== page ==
TTAC Photochop: Mercedes-Benz CLS

Andrei Avarvarii
by Andrei Avarvarii
ttac photochop mercedes benz cls

When Mercedes took the desperate brave decision of rolling out what is now called the first modern four door coupe, they were only hoping to boost a little the sales in the executive sedan segment. But the success that followed exceeded all their expectations and gave birth to a trend that now includes Porsche, Volkswagen, and Aston Martin (and to a lesser extent Jaguar’s XF). The only “loser” in this expansion is the E-Class, which looks suddenly misplaced: not as luxurious and exclusive as the S, nor as seductive and exotic as the CLS. Now Mercedes is preparing for round two with the CLS…

For the next CLS, the test mule we’ve seen until now shows increased wheelbase and width over the outgoing generation. With the smaller 4-coor coupe CLE supposedly coming to market in the next two years, shifting the CLS upward makes sense. Other than that, MB has no serious reason to alter in essence its successful recipe. That’s why I reckon the second-gen will be evolutionary and instantly recognizable as a CLS. As you can see in my chop, I’ve made the car slightly larger. Problem is that I’ve also increased the wheels a little bit, which makes the car’s growth harder to see(that’s trend, that’ll only stop when we’ve reached the physical limit – perhaps 25 inches?) The rest of the design steps gently from the curvy lines of the past several years more toward what we saw in the Fascination concept at the Paris auto show. More tech, inside and out (check out the chop’s headlights, for example), and a big median crease down the side of the body to demonstrate direction and movement. I also think it’s likely that the “banana” profile, an important part of this cars identity, will be prominent on the new model.

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  • Thinx Thinx on Oct 27, 2008

    I test drove the CLS twice in 2007 (one vanilla, the other an AMG), and have been in a couple of others that my friends have. Eye-catching exterior design, but very flawed from the inside-out, specially if you plan to have people in the rear seat. The visibility was also poor enough that I didn't feel comfortable driving it. In the end, the compromise wasn't worth it - I just got the CL coupe instead, which IMO looks even better. The impractical, style-heavy qualities are also the reason that I don't think the E-Sedan loses any serious buyers to the CLS.

  • MagMax MagMax on Oct 27, 2008

    I couldn't agree with you more, AKM. I think it's ugly and contrived and wouldn't have one if it were a gift. Ultimately a car has to be functional and to use it one has to be able to get in and out, sit in it, move around in it, and see out of it in more than one direction. I drive an E500 daily and think it looks better than the CLS, is easy to enter and leave, and has better visibility than most cars on the market today. No banana on wheels for me, thank you very much.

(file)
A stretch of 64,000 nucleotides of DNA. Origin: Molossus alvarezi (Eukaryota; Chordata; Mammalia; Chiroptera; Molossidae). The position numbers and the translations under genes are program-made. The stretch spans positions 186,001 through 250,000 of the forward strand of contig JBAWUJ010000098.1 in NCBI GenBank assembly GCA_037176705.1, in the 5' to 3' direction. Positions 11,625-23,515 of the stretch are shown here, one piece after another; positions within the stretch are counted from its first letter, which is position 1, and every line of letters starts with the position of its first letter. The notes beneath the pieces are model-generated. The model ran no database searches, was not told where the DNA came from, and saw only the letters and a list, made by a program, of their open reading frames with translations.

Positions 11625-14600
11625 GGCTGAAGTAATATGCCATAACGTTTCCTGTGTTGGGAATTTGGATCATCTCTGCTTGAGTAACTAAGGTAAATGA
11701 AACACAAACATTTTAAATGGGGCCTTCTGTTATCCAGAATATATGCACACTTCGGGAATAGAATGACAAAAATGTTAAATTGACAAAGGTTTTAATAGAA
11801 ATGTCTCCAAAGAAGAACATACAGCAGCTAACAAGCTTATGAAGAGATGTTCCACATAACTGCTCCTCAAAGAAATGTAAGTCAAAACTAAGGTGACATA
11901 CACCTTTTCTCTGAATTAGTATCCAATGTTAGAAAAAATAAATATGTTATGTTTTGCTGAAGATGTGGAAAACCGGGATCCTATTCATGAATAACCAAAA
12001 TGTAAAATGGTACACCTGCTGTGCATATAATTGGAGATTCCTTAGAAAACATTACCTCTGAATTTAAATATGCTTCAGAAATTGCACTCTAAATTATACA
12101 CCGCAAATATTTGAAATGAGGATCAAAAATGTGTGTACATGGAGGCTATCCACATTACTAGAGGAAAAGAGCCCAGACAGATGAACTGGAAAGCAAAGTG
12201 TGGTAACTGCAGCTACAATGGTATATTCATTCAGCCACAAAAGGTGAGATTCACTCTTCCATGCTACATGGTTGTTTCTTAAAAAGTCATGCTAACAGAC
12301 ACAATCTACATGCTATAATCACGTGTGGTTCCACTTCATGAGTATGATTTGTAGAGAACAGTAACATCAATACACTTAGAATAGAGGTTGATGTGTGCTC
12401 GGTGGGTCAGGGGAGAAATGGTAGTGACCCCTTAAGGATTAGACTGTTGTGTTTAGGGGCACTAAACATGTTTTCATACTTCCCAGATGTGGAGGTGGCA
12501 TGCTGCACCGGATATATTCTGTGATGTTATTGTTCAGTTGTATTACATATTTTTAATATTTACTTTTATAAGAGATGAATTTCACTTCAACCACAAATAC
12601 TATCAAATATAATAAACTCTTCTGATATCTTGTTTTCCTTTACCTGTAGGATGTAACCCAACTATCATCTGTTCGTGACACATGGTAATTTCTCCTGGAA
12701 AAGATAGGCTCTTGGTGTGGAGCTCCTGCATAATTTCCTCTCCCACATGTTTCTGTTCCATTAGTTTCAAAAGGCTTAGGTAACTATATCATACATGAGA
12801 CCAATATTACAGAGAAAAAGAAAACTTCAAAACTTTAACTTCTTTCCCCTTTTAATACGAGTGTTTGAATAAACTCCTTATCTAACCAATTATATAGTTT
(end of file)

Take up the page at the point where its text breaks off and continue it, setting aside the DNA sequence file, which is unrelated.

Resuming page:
• V16 I'm sure most people could find 155,365 reasons to choose another luxury brand SUV and pocket the difference.
  • ChristianWimmer I don’t want this autonomous driving garbage technology in any car.My main fear is this. Once this technology is perfected, freedom-hating eco hysterical governments (crap hole Germany, UK and the European Union in general) will attempt to ban private car ownership because “you don’t need to own a car anymore since the car can come to you, drop you off and then proceed to service the next customer”... no thanks. Having your own car is FREEDOM.Go away, autonomous driving. I also enjoy the act of driving a car. I want to drive, not be driven.
  • Mike-NB2 The solution is obvious here. Everyone should be raised in an Irish Catholic family and then all it takes is a sideways glance from mom and you're atoning for that sin for the rest of your life. My mother has been dead for decades and I still want to apologize to her. Catholic guilt is a real thing. 😁
  • Wjtinfwb A good car. I don't find Accord's as appealing as they were a decade or two ago, not that they've gotten worse, but the competition has gotten better. It would be my choice if I had to pay for it myself and maintain it for 10 years and 150k miles. They'd be very reliable and no doubt inexpensive miles, but probably a pretty boring 10 years.
  • Lou_BC "augmented reality" Isn't that a mamoplasty?